The bourgeoisie has subjected the country to the rule of the towns. It has created enormous cities, has greatly increased the urban population as compared with the rural, and has thus rescued a considerable part of the population from the idiocy of rural life.
—Marx and Engels, The Communist Manifesto (1848)
Recent global political events have exposed what seem to be sharp divisions among urban and rural areas. Following elections in the United States, Europe, and India and uprisings and violent conflicts in Syria, Brazil, Venezuela, and Myanmar, the urban/rural split has repeatedly been used to account for difference across disparate political and economic environments, disregarding particular issues of class, gender, and race. Already naturalized at the time of Marx and Engels’ writing, the separation of “country” and “town” has been used to explain people’s values, modes of living, and politics. While scholars such as William Cronon argue that the categories “urban” and “rural”—or relatedly “center” and “periphery”—are not two poles, but rather unstable ends of a continuum, the urban/rural dichotomy seems to have immense discursive and myth-making powers with very real consequences. Architecture, by operating on both material and discursive levels (from drawing lines, building walls, and arranging spaces to re-defining the concepts of exclusion, inclusion, belonging, land, rent, ownership, and density), mobilizes the urban/rural dichotomy. Addressing the vital role of architecture in producing both the condition and meaning of “urban” and “rural,” this conference revisits the origins and consequences of the dichotomy and asks how it gained explanatory power at different moments in time. Through investigating the historical emergence and usage of the urban/rural split, we aim to discuss the analytical value of the dichotomy in our present day: what does it help us see, what does it occlude?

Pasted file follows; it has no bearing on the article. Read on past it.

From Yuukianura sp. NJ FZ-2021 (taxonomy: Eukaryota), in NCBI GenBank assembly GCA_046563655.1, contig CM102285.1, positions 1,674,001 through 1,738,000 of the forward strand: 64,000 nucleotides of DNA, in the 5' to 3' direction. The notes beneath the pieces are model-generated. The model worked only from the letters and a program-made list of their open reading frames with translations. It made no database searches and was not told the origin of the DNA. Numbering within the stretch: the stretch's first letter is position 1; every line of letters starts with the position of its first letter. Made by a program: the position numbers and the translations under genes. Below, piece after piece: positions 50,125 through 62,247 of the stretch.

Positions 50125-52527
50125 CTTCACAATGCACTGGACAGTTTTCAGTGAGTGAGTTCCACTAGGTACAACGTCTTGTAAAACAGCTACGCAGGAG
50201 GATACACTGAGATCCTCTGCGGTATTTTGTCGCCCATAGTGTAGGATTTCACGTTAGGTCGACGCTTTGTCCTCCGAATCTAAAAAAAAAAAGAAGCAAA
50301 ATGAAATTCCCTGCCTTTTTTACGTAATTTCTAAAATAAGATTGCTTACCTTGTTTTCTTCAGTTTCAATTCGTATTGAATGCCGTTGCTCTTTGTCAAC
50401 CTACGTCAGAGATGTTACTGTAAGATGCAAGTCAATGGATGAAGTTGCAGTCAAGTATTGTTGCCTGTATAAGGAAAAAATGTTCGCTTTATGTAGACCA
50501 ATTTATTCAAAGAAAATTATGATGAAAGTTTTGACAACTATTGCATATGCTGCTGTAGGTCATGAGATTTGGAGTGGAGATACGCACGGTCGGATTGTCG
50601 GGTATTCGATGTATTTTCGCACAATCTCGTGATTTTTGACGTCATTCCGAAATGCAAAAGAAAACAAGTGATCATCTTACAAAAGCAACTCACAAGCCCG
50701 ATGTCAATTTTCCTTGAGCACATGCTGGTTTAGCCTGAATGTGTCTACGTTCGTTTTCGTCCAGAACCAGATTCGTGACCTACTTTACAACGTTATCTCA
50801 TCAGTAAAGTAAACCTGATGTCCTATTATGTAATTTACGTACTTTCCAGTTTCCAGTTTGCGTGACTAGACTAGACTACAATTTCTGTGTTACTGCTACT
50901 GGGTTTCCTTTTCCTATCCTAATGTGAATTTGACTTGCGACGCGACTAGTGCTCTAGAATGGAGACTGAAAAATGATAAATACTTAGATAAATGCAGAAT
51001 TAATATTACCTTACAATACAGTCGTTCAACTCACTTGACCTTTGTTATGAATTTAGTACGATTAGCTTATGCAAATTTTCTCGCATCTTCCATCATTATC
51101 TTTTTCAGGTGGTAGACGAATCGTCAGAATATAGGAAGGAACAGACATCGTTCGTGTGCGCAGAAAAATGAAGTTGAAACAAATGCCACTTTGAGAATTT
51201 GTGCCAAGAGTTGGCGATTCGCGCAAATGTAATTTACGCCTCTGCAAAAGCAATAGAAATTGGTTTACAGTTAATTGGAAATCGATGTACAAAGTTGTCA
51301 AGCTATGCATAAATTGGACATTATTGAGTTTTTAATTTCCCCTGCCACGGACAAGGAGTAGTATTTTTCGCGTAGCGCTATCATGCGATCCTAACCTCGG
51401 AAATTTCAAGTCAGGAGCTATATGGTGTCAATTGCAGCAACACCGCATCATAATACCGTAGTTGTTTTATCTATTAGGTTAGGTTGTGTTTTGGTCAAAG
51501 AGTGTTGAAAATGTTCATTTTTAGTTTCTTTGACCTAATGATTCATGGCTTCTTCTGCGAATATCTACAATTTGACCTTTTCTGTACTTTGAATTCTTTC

10:00am Dichotomies of City/Country
Michael Faciejew (Princeton) To Urbanize the World: Imperialism and Internationalism in Paul Otlet’s Cité Mondiale Leo Steeds (Warwick) Adam Smith, Henri Lefebvre, and the Political Economy of the Town and Country Umberto Mazzei (Columbia) A Place on a Page: The City as Sign in Latin American Urban History
Response by Peter Minosh
1:00pm Territories of City/Country
Jessica Ngan (Princeton) The Horizontal Skyscraper and the Petting Farm: Agrarian and Pastoral Imaginaries in Corporate America Maria C. Taylor(Michigan) Hygiene, Efficient, and Green: Designing City-Nature Fusion after Stalin Diederik de Koning (Delft University of Technology) Fields of Peace: Inner Colonization and Farm Reconstruction in Post-War Switzerland and the Netherlands Dalal Musaed Alsayer (UPenn) Importing the “Rural” and “Urban”: The Architecture of Postwar American Aid in the Middle East
Response by Ayala Levin
3:30pm Technologies of City/Country
Erik Carver(Columbia) Rustic Metropolis Adam Walls (UCL) The Imperial Brilliance of Electric Light Maura Lucking (UCLA) Tuskegee Pastoral: Industrial Education and the Construction of the New South
Response by Irene Cheng
Organized by the Ph.D. Program in Architecture.
Free and open to the public. Reception to follow.